Stephanie (middle) and I met in the comments sections of Donna’s (right) blog, Quiet Life. We had many “you, too?” moments when we discovered that we both loved music, particularly hymns, specifically Ralph Vaughan Williams, and what about this phrase in For All the Saints.
Kindred was a word Steph and I kept using to describe our relationship. We both had moments, those capsules of time where everything outside the moment turns all fuzzy and bokeh, when the overwhelming beauty of words—usually expressed musically—envelops you. “Repeat” is a necessary function when we can’t get enough of a new song, even after twenty listens. We know what it is to play the piano (and organ, for Steph) through tears of sheer joy. One of Steph’s favorite lines is lost in wonder, love, and praise.
It’s inexplicable, isn’t it, how music extracts deep pockets of pain and sharp piercings of joy and distills them into beauty. How tendrils of music reach deep into the soul and loosen the packed-together clumps. How a tune can both move and paralyze you. How an unexpected chord progression makes all your muscles go slack in amazement. How sound waves can physically alter your body. (I speak here of goosebumps.)
So my sister Dorothy and I drove three hours through autumnal wonder to share three hours with Steph, Donna, and Donna’s daughter Katie. Lunch at the the local Mexican restaurant was a minuet of conversation, stories and laughter. It must’ve taken us a half hour to get to the point where we could look at menus and order. After lunch we went to Stephanie’s church, Trinity Episcopal, where a pipe digital organ was recently installed. I can say with conviction that I have never seen a more beautiful small church. It is, from this day, my picture of Lord’s Chapel when I read Jan Karon’s Mitford books.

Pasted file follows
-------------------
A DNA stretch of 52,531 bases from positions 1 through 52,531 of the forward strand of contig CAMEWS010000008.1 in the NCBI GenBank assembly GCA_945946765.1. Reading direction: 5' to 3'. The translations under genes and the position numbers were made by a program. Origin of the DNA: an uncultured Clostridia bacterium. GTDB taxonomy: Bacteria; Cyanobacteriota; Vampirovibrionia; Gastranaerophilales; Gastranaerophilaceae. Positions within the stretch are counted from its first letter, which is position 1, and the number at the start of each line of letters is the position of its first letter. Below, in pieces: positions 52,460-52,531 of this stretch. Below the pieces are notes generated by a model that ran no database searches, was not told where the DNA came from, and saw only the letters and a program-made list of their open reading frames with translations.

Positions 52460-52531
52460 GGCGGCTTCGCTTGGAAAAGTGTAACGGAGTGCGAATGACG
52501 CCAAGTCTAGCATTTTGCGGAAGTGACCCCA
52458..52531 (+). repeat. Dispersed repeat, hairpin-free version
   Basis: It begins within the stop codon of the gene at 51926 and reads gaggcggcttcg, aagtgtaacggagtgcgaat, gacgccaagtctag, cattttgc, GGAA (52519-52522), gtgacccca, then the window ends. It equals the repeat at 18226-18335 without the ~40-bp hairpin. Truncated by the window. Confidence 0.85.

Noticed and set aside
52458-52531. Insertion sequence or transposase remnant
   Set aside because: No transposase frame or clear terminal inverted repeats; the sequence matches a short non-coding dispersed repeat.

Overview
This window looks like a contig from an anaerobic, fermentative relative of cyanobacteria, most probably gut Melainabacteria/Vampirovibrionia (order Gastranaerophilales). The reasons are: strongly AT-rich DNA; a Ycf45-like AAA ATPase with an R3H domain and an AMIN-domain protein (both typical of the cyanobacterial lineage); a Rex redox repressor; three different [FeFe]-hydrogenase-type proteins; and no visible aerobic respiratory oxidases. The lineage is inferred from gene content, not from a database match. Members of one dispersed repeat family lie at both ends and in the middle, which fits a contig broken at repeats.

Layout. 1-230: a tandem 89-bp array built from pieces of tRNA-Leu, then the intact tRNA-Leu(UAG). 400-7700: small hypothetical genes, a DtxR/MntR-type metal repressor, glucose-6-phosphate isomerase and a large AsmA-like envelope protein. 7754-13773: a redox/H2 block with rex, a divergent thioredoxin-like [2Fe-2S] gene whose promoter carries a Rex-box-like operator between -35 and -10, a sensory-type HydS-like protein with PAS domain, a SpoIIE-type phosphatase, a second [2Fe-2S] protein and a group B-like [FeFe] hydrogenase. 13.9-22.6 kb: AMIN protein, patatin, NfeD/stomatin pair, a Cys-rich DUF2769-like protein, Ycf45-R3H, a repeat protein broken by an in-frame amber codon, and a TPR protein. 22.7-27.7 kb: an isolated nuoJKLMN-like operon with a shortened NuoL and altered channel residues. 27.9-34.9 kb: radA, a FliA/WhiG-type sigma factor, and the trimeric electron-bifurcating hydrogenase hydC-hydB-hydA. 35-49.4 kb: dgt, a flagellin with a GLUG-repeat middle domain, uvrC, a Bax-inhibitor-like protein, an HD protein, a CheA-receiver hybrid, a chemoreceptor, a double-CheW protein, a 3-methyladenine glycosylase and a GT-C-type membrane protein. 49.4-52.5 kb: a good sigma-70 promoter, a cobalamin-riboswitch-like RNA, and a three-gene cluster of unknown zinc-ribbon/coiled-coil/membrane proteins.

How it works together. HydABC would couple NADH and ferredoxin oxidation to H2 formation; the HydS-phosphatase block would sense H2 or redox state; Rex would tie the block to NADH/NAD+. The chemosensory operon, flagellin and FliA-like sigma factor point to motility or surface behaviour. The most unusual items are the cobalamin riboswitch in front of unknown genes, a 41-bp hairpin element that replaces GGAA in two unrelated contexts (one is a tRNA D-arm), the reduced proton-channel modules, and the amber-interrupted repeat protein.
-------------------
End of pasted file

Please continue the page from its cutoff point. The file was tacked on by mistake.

The first long hug, the shared meal, the photos outside—all these were a delightful prelude. But when I heard my current favorite hymn, Only Begotten, on a pipe organ played by a friend who has music threaded throughout her DNA, I took deep drinks of truth, goodness, and beauty. Because it was not a formal concert, I could squeal when she moved from one key to another (modulation in musicspeak) with a gorgeous sequence of chords. Stop! How did you do that? And she translated.
My current definition of heaven is this: a gifted and beloved friend playing my requests on the pipe digital-but-sounds-like-pipe organ.
I cried…joyful tears.
I hurt…because beauty is sharp and shining.
I sang…because how could I keep from singing?
Steph moved to the keyboard and the magic continued. She weaves O, the Deep, Deep Love of Jesus in a way that you hear the ocean currents. As we sang and listened there were undercurrents of understanding, unspoken connections. We sang Donna’s favorite, How Great Thou Art. Before we could quite catch a breath, our time was over, and I was wondering if it was a dream or for reals.
Donna blogged about our meeting, with fabulous pictures, here.
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May I add a bit about Katie?
Inside my head, I call some people BIO-[insert name].
Katie is BIO-Katie.
Beautiful, inside and out.
She was gracious when I said, upon meeting her,
“I feel like I know you, Katie!”
All her mom’s fans say that.
Note to self: next time say something more original.
She was engaged, thoughtful, and articulate,
contributing to our conversations.
Clearly, she is cherished.
Her presence added to an already special day.
It was great to meet you, Katie.